A get-together was held in Onoway, Alta., on Friday, where local leaders said they hope to raise attention about the town being faced with only having one doctor left in the community relatively soon.
Joe Blakeman, the reeve of Lac Ste. Anne County, said Onoway currently has three doctors, but one is leaving at the end of October and another is preparing to take maternity leave.
“It”s going to be a struggle,” he said, noting that even with three doctors, most residents already need to wait about a month before getting an appointment to see a doctor. “A month can be terrible.”
Blakeman said the area also has a growing number of seniors and that he hears of people going to emergency rooms to seek medical attention when sometimes a family doctor is what is actually needed.
“They deserve to have a doctor here and not have to drive 30 to 45 minutes.”
Bob Winterford is a town councillor in Onoway and said the community, located about 65 kilometres northwest of Edmonton, is growing.
“We know we’re in a competitive market,” he said. “It should never be about competition when it comes to human health.
“There are doctors needed in just about every rural community across the country.”
Both Winterford and Blakeman said to mitigate the competition, the province should create a more efficient process to ensure more rural communities have an adequate number of doctors.
“I think there is a fix,” Winterford said. “There are a lot of immigrant doctors coming to this country and I think a lot of them live in countries that they prefer to be in a rural community.”
Blakeman said he believes the government needs to streamline the process for having doctors trained overseas to be able to practise sooner in Canada.
“We’re doing everything we need to do, but… we’re getting zero help from the top,” he said, adding he believes Alberta Health Services needs to do more to address the shortage. “The whole system is frustrating.
“They’ve made it really difficult for doctors who have trained overseas.”
In a statement issued to Global News, Steve Buick, the press secretary for Health Minister Jason Copping, said “we appreciate the concern in Onoway and we’ll support recruitment there in any way we can.”
“But the reality is that adding physicians in smaller communities is challenging, and it’s become more so due to the (COVID-19) pandemic,” Buick said. “Rural physician recruitment and retention is a top priority for Minister Copping and we’re constantly looking for new approaches to support it.
“We work every day with communities, AHS, RhPAP (Rural Health Professions Action Plan) and other partners to recruit physicians to smaller communities and rural areas, and we’re seeing success in spite of the pandemic. Since Jan. 1, AHS has announced 20 new physicians in rural communities, in addition to 11 physicians who have committed to enter practice in Lethbridge.”
READ MORE: 17 new doctors coming to Lethbridge, some before winter: AHS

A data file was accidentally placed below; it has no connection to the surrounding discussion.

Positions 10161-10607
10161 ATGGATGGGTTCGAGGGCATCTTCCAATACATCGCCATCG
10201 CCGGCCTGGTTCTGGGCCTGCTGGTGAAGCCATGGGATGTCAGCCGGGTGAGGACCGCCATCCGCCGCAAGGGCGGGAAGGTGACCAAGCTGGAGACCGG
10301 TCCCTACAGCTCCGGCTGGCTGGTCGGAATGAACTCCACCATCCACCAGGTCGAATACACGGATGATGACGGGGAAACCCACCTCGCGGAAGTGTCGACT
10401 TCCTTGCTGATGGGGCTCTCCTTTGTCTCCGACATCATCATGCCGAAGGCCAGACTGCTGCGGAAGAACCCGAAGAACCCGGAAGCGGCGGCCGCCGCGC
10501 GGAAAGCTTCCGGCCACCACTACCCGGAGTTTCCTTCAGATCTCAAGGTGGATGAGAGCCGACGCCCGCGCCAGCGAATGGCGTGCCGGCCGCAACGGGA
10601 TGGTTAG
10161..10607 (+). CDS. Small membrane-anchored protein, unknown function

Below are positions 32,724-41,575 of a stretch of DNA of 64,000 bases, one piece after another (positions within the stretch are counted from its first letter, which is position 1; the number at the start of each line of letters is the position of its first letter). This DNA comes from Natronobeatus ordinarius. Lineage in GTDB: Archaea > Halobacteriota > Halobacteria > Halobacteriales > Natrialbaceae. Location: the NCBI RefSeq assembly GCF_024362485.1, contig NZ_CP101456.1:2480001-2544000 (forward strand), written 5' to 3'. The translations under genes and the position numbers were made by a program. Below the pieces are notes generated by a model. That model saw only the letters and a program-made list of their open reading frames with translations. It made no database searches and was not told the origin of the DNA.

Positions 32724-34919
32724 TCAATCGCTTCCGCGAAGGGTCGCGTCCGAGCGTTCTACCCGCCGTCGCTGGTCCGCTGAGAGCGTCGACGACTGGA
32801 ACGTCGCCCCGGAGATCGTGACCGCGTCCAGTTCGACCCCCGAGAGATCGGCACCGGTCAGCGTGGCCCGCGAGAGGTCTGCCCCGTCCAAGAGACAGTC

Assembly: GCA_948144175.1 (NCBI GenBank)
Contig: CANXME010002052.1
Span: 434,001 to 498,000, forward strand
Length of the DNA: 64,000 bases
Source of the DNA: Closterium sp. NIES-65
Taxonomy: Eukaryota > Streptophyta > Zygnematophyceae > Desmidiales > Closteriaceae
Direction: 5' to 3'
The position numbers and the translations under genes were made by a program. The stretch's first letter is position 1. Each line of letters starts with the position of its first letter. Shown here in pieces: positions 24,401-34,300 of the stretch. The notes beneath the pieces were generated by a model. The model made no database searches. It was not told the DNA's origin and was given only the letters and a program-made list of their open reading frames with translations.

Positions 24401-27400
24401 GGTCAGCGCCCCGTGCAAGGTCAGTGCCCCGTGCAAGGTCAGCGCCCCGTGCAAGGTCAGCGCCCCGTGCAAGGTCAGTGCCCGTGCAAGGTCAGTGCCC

Buick said Alberta currently spends $90 million per year on rural physicians, “including the country’s most generous incentives for rural practice” and noted the province has recently reached a tentative deal with the Alberta Medical Association that “will support recruitment and retention of physicians, including rural physicians in particular.”
READ MORE: Alberta doctors to vote on tentative agreement with the province
Opposition health critic David Shepherd said he believes “no program, no incentive — no financial incentive, whatever you want to put on the table — that is not able to overcome the amount of distrust that has been created by the UCP government and their attacks on physicians.”
In 2020, the provincial government ended a long-standing master agreement with doctors that created new rules doctors said would devastate the bottom line for some family and rural practices, many health professionals said led to a distrust of the government.
READ MORE: Alberta government ends master agreement with doctors; new rules coming
Announced earlier this year, the province’s Rural Education Supplement and Integrated Doctor Experience (RESIDE) program has a budget of $2 million a year for three years.
“In its first few months, the program attracted significant interest and around 20 applications, and led to a new physician entering practice in Cold Lake; but most applicants didn’t meet the criteria,” Buick said. “Minister Copping had feedback that the criteria were too narrow, so he approved a number of changes.
“The revised program is accepting applications now and we hope it will meet its targets going forward. If it needs more changes or if there are other initiatives that could help, we’ll consider them.”
READ MORE: RESIDE program hopes to incentivize new family doctors to work in 15 rural Alberta areas
Winterford said Onoway wants to ensure citizens don’t need to worry about doctor shortages.
“The loss of a doctor is important because people that normally would go see that doctor now have to figure out where they’re going and if they can go,” he said, adding he realizes people are working to address the situation.
Blakeman said he believes AHS “kind of dropped the ball” with regard to rural health care in the province.
“It’s really frustrating, but we’ll fight the battle,” he said, adding that he believes the beauty of the area Onoway is situated in and the town’s relative close proximity to west Edmonton will be appealing to some doctors.
“We’ve also had doctors who love it out here because of the country, because of our lakes, because of our recreation.”
–With files from Morgan Black, Global News
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